Abu Bakr Muhammad Ar Razi
Pioneering Islamic Physician of Middle Ages
ArRazi was born about 865 in Rai, Persia (near modern Tehran, Iran). As a young student, he was first interested in music and he wrote a book called On the Beauty of Music. He is reputed to have had a career as a money changer.
When he was about 30 years old, he decided to study medicine after his first visit to a hospital in Baghdad. After an apprenticeship with a mentor in Rai, he became a hospital administrator in his hometown. Later he returned to Baghdad, took charge of the Muqtadiri Hospital as chief physician, and began his habit of writing detailed treatises on medical, alchemical, and philosophical topics.
Among ArRazi’s numerous treatises are a monograph on diseases in children, which is the basis for calling him the father of pediatrics; an enormous encyclopedia of Greek, Syrian, and Arabic medical doctrines and his own conclusions called System of Medicine; and the Continens, a basic medical text that was first translated into Latin in 1279 and became a standard reference in Middle Eastern and European medical colleges.
He was the first to recognize smallpox and measles as separate diseases; to go beyond use of plants as medicinals (for example, he was first to use mercury as a purgative, white lead ointment for eye infections, and animal gut for surgical thread); and to describe cataract extraction and the reaction of the pupil of the eye to light.
Despite his excellence in clinical medicine, ArRazi became controversial because of his alchemical and philosophical ideas. Notable were his views that all men are equal, miracles are impossible, religion is unnecessary, and science is subject to change as experimental evidence accumulates.
Unlike other Arabic physicians of his time, he questioned reliance on Greek and Roman authorities, in particular the views of Aristotle and GALEN that had become dogma.
ArRazi performed original investigations on specific gravity, and he supported the atomic ideas of ancient Greek philosopher Democritus (c. 500 B.C.E.) that the universe is composed of minute basic particles. He introduced into modern thinking the idea of classifying matter as animal, vegetable, or mineral, and he further recognized that the last category has both volatile and nonvolatile components.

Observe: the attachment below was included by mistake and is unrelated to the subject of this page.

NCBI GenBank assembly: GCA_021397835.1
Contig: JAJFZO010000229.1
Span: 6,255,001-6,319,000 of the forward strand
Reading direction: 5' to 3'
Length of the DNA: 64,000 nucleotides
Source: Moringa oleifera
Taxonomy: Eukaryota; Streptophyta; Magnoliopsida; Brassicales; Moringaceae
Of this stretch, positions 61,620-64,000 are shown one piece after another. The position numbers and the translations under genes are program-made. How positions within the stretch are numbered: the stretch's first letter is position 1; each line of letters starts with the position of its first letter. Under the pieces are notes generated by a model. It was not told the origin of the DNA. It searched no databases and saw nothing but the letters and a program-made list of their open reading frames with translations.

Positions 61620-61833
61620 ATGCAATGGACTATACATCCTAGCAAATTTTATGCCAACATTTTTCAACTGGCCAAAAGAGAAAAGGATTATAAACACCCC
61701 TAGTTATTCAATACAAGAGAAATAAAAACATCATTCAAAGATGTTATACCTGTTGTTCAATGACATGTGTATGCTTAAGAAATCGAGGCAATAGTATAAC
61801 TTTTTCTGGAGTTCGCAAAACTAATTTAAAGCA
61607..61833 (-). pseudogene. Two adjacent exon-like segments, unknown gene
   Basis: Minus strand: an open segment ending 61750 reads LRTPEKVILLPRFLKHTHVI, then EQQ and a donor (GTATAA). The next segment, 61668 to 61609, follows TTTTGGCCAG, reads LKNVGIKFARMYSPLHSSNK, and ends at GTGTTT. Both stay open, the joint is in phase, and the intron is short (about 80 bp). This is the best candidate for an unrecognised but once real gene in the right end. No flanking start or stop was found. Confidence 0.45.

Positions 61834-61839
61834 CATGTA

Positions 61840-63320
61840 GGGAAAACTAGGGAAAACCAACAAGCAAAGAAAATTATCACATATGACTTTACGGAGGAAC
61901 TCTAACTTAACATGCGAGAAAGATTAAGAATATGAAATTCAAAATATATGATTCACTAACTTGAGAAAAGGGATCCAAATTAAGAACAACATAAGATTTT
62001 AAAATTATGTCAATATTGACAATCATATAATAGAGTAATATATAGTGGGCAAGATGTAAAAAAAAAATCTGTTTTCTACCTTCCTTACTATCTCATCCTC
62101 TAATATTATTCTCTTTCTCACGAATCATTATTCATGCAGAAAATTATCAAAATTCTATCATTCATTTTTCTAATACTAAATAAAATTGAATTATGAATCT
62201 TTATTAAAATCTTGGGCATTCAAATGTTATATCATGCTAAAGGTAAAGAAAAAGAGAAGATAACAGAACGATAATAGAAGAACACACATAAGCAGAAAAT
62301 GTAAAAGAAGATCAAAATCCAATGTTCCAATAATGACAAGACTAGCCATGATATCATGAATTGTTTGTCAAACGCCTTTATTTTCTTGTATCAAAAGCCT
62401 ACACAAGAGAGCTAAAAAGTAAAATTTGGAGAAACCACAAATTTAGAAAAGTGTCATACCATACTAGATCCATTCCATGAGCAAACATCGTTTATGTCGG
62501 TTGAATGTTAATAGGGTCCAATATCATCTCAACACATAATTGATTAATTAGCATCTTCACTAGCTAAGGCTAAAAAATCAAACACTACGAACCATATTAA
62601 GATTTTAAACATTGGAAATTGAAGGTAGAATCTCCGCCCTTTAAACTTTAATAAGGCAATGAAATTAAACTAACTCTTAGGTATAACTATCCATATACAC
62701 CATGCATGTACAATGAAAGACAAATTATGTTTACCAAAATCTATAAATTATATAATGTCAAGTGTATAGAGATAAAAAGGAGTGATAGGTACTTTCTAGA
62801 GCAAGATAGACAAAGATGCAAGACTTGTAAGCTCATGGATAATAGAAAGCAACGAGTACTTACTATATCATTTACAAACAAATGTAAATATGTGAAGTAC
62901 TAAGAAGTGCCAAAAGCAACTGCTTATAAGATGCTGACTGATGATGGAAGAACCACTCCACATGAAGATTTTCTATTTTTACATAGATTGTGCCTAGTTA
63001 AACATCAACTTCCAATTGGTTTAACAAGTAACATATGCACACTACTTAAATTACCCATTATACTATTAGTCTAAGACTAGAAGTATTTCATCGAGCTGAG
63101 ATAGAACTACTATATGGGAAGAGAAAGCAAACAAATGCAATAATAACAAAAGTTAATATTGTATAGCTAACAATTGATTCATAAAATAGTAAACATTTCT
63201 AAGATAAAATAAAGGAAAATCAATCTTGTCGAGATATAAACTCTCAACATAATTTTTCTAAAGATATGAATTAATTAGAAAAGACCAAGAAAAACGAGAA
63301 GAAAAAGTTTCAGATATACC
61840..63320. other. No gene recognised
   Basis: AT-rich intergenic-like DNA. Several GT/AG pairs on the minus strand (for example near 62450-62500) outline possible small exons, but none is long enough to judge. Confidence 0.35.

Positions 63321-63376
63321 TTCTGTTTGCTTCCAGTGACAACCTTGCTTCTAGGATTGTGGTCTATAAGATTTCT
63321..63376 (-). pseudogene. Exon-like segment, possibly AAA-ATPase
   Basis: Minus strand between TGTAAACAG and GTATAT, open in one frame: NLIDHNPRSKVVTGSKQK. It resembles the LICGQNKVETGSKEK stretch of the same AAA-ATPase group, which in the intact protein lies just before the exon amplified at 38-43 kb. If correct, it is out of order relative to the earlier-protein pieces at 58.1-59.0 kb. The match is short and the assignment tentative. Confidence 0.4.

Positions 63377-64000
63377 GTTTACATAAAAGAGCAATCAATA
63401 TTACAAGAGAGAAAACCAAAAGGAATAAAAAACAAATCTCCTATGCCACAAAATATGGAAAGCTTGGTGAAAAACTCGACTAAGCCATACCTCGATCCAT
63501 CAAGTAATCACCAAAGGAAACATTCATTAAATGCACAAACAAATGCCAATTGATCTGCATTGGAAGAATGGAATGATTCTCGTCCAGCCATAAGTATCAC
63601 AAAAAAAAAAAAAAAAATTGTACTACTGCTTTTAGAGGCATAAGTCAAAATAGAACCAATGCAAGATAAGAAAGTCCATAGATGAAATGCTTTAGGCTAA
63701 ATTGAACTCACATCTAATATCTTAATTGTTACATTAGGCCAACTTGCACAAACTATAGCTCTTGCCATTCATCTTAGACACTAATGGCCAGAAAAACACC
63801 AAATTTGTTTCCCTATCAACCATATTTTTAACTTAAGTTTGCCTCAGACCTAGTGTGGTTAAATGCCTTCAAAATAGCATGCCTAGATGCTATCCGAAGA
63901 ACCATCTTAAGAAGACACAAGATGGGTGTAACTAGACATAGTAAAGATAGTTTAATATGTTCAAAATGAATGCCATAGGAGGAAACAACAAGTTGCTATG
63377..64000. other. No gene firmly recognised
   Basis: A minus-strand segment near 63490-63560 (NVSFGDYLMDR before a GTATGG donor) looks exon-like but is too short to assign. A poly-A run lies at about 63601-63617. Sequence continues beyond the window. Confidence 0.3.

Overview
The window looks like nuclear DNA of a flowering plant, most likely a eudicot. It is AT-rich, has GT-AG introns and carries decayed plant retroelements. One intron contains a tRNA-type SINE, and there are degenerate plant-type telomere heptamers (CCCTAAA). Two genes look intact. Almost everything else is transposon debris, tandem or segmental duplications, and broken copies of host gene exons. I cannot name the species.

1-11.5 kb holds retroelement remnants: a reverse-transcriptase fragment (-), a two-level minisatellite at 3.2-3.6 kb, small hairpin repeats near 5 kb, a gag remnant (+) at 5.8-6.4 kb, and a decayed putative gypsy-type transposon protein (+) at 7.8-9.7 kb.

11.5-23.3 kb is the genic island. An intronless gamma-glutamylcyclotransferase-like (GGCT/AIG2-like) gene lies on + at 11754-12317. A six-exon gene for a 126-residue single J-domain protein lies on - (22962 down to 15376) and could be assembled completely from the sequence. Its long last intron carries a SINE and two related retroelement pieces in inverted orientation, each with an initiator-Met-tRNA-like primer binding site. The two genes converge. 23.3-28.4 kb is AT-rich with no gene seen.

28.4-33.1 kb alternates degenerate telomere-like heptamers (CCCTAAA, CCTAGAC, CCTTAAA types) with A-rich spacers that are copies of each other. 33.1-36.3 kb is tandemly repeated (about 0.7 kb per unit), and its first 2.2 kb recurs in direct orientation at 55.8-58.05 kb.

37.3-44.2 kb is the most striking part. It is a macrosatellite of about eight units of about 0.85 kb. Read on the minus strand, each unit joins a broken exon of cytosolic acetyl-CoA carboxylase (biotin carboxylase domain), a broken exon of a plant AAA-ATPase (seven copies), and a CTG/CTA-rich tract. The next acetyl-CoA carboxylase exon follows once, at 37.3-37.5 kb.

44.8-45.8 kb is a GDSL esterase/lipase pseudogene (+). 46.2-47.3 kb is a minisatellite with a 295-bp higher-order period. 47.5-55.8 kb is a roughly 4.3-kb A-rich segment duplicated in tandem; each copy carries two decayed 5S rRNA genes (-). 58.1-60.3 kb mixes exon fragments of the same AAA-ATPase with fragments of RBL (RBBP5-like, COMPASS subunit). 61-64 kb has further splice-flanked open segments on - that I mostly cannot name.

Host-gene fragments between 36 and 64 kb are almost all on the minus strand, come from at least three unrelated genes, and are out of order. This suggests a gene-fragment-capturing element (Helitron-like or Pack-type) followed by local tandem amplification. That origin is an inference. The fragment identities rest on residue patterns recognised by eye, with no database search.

ArRazi died around 935 in Rai after blindness slowed his extraordinary literary production.
Abu Bakr Muhammad ArRazi’s Legacy
ArRazi’s legacy rests in the portion of his works that were preserved and translated after his death, especially those on medical and scientific topics. For centuries his medical texts were required reading for student physicians, and his philosophical writings have been reviewed by scholars from the Middle Ages to modern times.
ArRazi’s insistence on empirical evidence as the basis of scientific inquiry predates by 800 years the similar views of FRANCIS BACON, seventeenthcentury thinker whose work influenced the development of scientific methodology. ArRazi is credited with transforming Islamic alchemy into the science of chemistry. He described many chemical techniques and processes dearly, and he developed atomic explanations for differences among the basic elements recognized during his time (earth, air, fire, and water).
Willing to experiment and to use inorganic materials in medical treatments, he was more scienc eoriented than a later, more celebrated philosopher and physician, IBN SINA (Avicenna). ArRazi still ranks among the most influential physicians and thinkers of the Islamic world.
*Scholars cannot date the specific events of ArRazi’s life with accuracy.
Abu Bakr Muhammad ArRazi – c. 865-c. 935